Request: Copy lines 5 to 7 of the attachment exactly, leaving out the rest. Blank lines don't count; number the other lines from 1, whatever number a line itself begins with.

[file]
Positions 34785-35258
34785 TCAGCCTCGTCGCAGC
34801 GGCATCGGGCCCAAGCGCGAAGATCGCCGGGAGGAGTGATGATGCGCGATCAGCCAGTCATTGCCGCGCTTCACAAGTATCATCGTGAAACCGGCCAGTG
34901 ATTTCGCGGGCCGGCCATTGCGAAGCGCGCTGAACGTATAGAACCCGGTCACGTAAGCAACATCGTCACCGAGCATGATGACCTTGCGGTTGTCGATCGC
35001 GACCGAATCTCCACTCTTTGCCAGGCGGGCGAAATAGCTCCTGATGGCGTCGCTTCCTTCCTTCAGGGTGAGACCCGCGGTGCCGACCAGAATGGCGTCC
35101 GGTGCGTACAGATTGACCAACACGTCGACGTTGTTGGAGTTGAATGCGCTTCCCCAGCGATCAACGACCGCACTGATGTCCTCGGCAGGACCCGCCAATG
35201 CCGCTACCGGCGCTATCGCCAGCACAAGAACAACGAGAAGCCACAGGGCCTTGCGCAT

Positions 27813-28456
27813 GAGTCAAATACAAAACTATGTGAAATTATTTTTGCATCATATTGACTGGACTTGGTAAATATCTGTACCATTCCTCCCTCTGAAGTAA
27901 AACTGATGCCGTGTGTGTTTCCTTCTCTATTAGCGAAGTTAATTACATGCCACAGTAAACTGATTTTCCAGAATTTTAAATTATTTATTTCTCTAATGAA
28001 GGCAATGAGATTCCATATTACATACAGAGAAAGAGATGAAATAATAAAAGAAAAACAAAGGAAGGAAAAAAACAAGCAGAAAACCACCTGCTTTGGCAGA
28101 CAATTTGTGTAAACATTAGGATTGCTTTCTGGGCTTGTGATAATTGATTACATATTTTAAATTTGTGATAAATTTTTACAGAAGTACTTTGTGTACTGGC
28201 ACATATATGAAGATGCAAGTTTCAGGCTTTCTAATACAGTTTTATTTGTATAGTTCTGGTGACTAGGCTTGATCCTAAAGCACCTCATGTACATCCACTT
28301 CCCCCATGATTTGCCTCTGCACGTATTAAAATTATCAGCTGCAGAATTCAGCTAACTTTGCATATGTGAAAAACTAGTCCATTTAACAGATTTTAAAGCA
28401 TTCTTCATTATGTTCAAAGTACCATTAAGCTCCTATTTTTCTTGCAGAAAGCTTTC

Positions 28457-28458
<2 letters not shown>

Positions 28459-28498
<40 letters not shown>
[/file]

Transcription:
35001 GACCGAATCTCCACTCTTTGCCAGGCGGGCGAAATAGCTCCTGATGGCGTCGCTTCCTTCCTTCAGGGTGAGACCCGCGGTGCCGACCAGAATGGCGTCC
35101 GGTGCGTACAGATTGACCAACACGTCGACGTTGTTGGAGTTGAATGCGCTTCCCCAGCGATCAACGACCGCACTGATGTCCTCGGCAGGACCCGCCAATG
35201 CCGCTACCGGCGCTATCGCCAGCACAAGAACAACGAGAAGCCACAGGGCCTTGCGCAT